Clarinetist Anthony McGill performs in ‘Front Row: National’ starting April 21
Musician and activist Anthony McGill is the featured soloist in the next episode of Chamber Music Society of Lincoln Center’s “Front Row: National.”
The free virtual event begins at 7:30 p.m. Wednesday, April 21, and will be available to stream until 7:30 p.m. Wednesday, April 28. Visit Center for the Performing Arts online for more information.
The program features Olivier Messiaen’s clarinet piece “Abyss of the Birds” from “Quartet for the End of Time”; Francis Poulenc’s Sonata for Clarinet and Piano featuring pianist Gloria Chen; and Johannes Brahms’ Trio in A minor for Clarinet, Cello and Piano, Op. 114, featuring cellist Alisa Weilerstein and pianist Inon Barnatan.
The chamber society’s high-definition concert video includes an introduction by organization Co-artistic Directors David Finckel and Wu Han. They also interview McGill during the intermission.
The program is part of the Center for the Performing Arts “Up Close and Virtual” 2020–21 season. Contributions from the members of the center and a grant from the University Park Student Fee Board help make the program free of charge.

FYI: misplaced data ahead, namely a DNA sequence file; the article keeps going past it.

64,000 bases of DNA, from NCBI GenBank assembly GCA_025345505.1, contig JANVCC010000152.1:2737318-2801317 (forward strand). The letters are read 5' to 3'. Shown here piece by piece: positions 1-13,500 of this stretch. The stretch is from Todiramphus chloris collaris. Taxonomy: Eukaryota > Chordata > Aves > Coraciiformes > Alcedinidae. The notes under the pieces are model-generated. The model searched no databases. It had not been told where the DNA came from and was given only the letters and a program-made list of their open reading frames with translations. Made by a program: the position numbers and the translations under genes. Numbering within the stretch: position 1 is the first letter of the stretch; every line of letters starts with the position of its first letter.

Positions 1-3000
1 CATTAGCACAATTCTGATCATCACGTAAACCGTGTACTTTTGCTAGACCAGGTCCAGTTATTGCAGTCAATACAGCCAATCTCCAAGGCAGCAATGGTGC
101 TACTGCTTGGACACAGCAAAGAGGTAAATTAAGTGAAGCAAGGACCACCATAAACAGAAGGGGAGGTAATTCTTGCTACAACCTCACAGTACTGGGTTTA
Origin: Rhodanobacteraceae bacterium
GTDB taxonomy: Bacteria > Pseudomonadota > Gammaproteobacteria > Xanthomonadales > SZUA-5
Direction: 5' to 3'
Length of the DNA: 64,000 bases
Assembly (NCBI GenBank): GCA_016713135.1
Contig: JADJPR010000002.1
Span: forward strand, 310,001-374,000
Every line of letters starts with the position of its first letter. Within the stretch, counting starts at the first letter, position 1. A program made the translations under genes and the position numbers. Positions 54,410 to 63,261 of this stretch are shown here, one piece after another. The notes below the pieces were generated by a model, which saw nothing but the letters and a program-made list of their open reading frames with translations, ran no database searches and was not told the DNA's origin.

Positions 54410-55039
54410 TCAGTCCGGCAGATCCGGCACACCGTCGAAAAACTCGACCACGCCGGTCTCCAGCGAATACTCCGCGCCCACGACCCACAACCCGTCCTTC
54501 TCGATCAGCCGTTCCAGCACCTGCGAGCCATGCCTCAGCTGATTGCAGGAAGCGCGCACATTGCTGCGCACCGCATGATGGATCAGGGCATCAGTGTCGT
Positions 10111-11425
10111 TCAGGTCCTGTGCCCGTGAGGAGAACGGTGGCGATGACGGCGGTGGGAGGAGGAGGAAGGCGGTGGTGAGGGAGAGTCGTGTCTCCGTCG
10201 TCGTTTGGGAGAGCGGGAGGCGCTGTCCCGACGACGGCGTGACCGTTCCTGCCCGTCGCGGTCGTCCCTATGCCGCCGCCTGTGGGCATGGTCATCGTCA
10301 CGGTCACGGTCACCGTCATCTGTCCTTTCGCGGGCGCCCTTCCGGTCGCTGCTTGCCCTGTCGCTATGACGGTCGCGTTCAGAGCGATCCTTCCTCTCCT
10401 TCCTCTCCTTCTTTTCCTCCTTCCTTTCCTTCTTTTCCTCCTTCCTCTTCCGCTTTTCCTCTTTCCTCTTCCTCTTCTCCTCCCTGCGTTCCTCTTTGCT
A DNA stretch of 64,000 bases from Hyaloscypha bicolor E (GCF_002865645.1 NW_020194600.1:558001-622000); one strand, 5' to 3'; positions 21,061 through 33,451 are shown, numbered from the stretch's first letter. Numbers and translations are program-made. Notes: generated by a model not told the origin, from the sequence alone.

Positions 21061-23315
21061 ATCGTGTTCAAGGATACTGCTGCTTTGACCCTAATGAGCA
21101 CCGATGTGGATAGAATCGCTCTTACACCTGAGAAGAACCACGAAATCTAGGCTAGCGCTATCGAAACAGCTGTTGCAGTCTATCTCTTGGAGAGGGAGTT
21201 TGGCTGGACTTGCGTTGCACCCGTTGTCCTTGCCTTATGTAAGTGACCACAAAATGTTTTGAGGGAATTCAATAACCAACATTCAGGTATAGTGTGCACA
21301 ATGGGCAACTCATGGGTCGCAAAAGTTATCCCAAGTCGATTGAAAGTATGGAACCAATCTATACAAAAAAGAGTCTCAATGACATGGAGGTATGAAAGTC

McGill is the New York Philharmonic’s first African-American principal player and currently its only Black musician. In response to the death of George Floyd last May and the unrest afterward, McGill recorded a “wrong-note” version of the patriotic anthem “America the Beautiful” to accompany his #TakeTwoKnees message. Also in 2020, he won the Avery Fisher Prize, a major award for American classical musicians.
This is McGill’s third Center for the Performing Arts-related appearance. He was a guest artist on the Feb. 23 virtual “Meeting the Moment with Michael Mwenso,” and he performed at Schwab Auditorium in 2017 as part of a trio with Barnatan and Weilerstein.
Finckel and Han previously performed at the Center for the Performing Arts as a duo in 2005, and with violinist Philip Setzer in 2017 and 2018 for the Beethoven Piano Trios. Finckel also performed at Penn State—in 1990, 2002 and 2009—when he was a member of Emerson String Quartet.
Geisinger and Northwest provide support for virtual presentations by the Center for the Performing Arts.